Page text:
|Venue: Puskas Arena, Budapest Date: Tuesday 16 February (20:00 GMT)|
|Coverage: Full match commentary on BBC Radio 5 Live, live text commentary and report on BBC Sport website and app|
Julian Nagelsmann is younger than some of Jurgen Klopp’s players – but is aiming to mastermind Liverpool’s Champions League exit.
Klopp was at university and playing part-time football when Julian Nagelsmann, manager of Liverpool’s Champions League last-16 opponents RB Leipzig, was born in 1987.
At 33, Nagelsmann is younger than Liverpool players James Milner and Adrian and has already been courted by Real Madrid.
But what makes the young boss, who took Leipzig to the semi-finals last season, tick?
BBC Sport’s Guillem Balague found out.
Nagelsmann was just 28 years old when he was named as manager of Hoffenheim. In his first full season, they qualified for the Champions League – only to be eliminated in the play-off round by Klopp’s Liverpool.
“When you educate and develop your players, it is important they recognise you are sometimes crazy and a child and want to play football. Even though I am a manager, there will always be a good relationship with them.
“They know I am not only the guy who tells them ideas but that I can also be a crazy child as well – and that is important.
“I am nearly the same age as my players and knowing their trigger points and the most important topics off the pitch can be a big advantage.
“When I get a new player, we do tests about his character and personality because it is very important to find out about the things he loves to do on and off the pitch.
“It is important to have face-to-face meetings, so when the players have things on their mind we talk. It is important to have a good relationship with your players. If they like you and love you – and the other way around – you will be successful.
“When you get into their brains, sometimes they run more for you. If they like the manager, they will try to do more for you.”
Success with Hoffenheim led to a move to RB Leipzig in 2019 and that run to the semi-finals of the Champions League. Incredibly, he was on the radar to replace Zinedine Zidane at Real Madrid even before that, in the summer of 2018.
“It is important to have a career plan, to make the right steps. It is true I had a phone call from Real Madrid. I was not the only one they got in touch with.
“They wanted to talk to me and get to know me and get to know my philosophy. I made the right decision, it was not that easy because Real Madrid are one of the biggest clubs.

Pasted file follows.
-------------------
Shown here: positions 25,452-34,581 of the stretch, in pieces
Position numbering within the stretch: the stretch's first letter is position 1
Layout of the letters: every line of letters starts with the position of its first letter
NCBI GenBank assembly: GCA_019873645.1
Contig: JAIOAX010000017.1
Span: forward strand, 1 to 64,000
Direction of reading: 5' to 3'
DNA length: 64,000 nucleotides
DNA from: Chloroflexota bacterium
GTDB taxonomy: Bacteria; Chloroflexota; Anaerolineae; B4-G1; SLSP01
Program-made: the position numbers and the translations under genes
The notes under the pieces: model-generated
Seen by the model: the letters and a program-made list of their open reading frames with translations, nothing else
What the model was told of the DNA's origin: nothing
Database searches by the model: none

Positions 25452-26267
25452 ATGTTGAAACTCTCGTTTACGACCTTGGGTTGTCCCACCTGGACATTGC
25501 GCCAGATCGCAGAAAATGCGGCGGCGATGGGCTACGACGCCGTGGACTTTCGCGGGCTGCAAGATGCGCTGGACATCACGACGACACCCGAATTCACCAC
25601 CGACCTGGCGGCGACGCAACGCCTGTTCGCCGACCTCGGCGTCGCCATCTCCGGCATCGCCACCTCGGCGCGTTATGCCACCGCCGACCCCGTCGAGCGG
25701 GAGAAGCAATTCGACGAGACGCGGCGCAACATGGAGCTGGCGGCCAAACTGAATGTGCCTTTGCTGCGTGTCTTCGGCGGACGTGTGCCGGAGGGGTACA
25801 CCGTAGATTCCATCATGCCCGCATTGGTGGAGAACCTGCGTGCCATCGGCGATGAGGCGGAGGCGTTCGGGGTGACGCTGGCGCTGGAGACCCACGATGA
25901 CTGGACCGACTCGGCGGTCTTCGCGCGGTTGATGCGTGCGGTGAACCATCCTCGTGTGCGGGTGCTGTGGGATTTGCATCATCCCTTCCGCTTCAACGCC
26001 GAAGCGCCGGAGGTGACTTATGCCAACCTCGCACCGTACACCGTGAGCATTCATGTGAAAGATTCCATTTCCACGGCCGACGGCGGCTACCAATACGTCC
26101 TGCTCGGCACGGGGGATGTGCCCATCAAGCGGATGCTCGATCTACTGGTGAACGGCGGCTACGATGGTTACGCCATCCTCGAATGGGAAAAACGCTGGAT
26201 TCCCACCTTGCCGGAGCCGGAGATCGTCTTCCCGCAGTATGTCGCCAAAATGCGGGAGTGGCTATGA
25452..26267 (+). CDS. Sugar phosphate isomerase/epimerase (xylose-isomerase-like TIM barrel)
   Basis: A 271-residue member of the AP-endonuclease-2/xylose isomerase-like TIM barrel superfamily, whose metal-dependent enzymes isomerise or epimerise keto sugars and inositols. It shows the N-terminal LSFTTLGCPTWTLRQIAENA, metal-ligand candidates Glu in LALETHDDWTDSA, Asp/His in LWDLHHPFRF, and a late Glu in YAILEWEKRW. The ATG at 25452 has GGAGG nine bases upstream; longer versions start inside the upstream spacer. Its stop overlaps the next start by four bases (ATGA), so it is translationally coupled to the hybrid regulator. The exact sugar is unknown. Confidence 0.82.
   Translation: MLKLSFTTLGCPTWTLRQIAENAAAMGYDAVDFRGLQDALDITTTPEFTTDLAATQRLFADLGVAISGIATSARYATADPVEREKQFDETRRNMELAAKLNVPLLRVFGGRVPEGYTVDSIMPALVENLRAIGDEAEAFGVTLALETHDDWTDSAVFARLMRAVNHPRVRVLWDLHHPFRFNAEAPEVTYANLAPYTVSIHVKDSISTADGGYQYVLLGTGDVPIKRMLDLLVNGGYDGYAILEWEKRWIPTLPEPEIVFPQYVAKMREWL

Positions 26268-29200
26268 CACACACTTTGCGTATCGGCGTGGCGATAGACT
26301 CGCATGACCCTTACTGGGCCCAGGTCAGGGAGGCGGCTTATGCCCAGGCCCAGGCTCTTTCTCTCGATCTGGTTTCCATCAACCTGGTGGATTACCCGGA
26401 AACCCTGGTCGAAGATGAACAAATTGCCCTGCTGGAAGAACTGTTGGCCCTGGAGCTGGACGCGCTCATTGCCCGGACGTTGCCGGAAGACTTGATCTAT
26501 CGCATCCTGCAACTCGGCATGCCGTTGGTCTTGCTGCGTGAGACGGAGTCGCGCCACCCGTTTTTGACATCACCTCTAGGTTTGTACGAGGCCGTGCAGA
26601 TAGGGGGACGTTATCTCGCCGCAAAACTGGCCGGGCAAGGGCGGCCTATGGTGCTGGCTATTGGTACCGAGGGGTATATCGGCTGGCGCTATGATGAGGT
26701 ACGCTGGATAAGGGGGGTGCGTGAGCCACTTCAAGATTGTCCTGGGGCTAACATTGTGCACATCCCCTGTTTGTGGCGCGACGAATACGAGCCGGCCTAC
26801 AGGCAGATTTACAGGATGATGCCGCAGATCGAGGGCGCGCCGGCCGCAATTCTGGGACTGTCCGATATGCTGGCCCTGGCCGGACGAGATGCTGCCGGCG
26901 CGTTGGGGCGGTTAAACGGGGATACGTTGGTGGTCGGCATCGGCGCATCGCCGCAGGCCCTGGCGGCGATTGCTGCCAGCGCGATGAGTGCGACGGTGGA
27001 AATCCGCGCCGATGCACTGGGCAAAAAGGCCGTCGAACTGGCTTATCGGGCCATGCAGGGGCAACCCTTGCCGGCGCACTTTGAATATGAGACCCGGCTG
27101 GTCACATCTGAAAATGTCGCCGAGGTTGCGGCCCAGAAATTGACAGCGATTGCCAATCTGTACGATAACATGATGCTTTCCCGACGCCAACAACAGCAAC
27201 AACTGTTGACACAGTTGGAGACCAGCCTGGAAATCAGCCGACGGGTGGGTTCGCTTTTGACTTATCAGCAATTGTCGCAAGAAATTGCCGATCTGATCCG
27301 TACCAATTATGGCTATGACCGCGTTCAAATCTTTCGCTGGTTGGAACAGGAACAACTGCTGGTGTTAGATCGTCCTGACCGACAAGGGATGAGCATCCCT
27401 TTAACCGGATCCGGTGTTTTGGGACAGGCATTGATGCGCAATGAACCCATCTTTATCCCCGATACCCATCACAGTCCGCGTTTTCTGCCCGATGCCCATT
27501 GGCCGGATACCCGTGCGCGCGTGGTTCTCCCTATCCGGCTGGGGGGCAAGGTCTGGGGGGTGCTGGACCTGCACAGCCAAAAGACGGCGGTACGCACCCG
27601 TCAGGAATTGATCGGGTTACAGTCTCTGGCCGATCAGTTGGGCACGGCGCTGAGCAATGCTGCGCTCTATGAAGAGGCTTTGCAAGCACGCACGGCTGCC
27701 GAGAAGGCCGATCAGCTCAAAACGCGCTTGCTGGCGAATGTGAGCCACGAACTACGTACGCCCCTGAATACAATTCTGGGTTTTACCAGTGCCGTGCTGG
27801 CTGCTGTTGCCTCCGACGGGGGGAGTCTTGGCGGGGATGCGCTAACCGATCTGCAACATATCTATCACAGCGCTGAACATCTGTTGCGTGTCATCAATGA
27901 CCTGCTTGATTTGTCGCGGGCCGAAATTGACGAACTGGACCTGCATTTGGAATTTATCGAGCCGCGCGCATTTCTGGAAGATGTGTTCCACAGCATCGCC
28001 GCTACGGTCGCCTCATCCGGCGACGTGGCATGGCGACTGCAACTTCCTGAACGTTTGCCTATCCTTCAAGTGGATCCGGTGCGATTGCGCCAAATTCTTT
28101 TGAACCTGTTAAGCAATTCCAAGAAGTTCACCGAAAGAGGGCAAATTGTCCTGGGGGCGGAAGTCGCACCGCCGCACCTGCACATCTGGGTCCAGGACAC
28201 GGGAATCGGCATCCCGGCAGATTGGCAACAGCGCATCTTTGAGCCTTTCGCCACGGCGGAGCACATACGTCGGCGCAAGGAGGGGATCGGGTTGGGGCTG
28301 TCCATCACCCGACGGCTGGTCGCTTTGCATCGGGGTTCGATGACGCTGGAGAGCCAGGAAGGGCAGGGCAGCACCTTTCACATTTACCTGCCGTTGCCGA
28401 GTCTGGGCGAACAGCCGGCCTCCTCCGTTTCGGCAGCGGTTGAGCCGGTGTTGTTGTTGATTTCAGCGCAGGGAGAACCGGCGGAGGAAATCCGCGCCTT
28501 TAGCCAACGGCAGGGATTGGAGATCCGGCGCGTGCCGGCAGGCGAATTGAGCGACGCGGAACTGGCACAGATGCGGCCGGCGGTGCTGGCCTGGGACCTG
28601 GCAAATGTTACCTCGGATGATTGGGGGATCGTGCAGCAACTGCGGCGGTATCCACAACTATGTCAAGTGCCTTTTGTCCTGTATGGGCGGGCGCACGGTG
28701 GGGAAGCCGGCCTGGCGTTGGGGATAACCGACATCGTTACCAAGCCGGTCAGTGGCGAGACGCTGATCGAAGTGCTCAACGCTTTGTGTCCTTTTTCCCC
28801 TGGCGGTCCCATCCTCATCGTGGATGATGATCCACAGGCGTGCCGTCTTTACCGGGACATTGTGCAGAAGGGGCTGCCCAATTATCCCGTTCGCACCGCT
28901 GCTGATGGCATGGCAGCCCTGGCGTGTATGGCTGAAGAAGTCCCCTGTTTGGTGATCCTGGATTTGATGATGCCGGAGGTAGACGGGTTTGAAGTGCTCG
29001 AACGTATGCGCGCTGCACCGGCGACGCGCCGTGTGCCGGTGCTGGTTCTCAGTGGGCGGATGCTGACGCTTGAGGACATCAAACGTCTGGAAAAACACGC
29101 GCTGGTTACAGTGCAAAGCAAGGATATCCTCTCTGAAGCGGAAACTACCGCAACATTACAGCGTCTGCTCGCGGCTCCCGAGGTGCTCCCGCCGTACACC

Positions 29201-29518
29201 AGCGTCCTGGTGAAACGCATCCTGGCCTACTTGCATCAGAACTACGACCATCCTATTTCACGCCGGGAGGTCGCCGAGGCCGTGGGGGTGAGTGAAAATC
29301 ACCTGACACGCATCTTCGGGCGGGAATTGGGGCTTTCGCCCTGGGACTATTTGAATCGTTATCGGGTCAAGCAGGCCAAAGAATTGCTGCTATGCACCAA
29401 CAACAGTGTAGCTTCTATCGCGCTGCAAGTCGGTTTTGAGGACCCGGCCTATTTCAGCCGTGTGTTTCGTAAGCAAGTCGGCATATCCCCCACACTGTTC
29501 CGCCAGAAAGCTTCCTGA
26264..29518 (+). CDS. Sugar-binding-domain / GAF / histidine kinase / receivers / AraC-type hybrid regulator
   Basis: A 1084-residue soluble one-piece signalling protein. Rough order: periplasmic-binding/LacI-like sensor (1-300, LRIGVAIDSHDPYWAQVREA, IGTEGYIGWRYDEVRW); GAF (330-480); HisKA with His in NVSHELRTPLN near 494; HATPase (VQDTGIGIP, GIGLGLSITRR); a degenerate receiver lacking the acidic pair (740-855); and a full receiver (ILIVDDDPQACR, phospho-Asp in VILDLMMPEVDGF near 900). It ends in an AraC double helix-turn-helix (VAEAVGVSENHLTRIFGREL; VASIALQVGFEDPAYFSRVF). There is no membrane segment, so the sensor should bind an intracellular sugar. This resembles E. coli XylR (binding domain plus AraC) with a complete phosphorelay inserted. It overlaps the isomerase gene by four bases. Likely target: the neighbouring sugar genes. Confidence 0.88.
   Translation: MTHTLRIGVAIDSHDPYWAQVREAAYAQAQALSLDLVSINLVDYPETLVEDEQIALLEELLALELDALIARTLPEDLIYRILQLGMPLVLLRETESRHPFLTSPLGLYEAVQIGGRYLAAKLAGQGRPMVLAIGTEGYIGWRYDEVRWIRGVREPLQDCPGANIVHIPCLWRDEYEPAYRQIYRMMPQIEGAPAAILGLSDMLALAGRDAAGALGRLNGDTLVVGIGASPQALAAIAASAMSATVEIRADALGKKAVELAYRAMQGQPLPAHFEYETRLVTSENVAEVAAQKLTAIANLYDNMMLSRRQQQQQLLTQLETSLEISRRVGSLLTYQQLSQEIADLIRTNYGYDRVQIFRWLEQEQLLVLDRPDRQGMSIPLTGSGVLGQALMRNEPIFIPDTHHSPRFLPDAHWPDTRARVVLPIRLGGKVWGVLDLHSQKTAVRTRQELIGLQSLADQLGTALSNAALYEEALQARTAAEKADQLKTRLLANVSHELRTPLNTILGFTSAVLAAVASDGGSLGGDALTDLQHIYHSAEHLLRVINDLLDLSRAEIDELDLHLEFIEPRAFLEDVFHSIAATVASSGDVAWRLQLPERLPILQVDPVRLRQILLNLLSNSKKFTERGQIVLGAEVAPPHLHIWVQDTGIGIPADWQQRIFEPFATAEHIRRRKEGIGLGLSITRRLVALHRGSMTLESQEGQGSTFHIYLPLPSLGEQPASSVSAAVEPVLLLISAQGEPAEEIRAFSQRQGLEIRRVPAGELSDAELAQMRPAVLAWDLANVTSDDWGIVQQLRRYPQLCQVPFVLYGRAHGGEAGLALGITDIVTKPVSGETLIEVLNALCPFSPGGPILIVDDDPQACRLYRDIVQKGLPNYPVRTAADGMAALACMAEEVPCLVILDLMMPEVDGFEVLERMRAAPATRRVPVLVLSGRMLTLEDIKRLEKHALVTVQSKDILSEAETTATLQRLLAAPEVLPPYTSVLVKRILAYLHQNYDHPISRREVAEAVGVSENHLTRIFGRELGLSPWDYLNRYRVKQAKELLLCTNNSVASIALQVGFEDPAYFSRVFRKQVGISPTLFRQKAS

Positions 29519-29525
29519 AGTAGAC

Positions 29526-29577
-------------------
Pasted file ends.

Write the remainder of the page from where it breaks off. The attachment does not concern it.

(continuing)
“If they call me in the future perhaps the decision would be different, but two years ago it was the right decision. I had no time for preparation, no time to learn the language. I did not have great experience at international level.
“With Hoffenheim, we only won one continental game, so to be the next manager of Real Madrid was not the right next step. The step to go to Leipzig was better for my career.”
Nagelsmann’s sides – as Tottenham can testify after being knocked out at this stage last season – are known for playing a high-tempo, high-pressing style. So it’s no surprise that off the field the manager enjoys taking risks as well.
“My hobbies are linked to the way I want to play soccer. I want to do different action things, like kite surfing, snowboarding, mountain biking, freeriding
“I like these sports in my free time and it could be a big link with how I want to play soccer. It is always about offensive parts, always about action, trying to create chances and give fans in the stadium an emotional time.”
Liverpool have never played Leipzig before – but did beat Nagelsmann’s Hoffenheim home and away in 2017.
“Liverpool have struggled at times this season but they will try to press us very high, attack us very high. Our build-up game has to be quick and we have to make the right decisions. We also have to play some long balls into the deep space.
“There will be big phases where we have to defend deep because what they do is world class. Their three forwards are very dangerous and very good.
“Our performance has to be very good to win the game. A very important part of being a manager is to study the opponents.”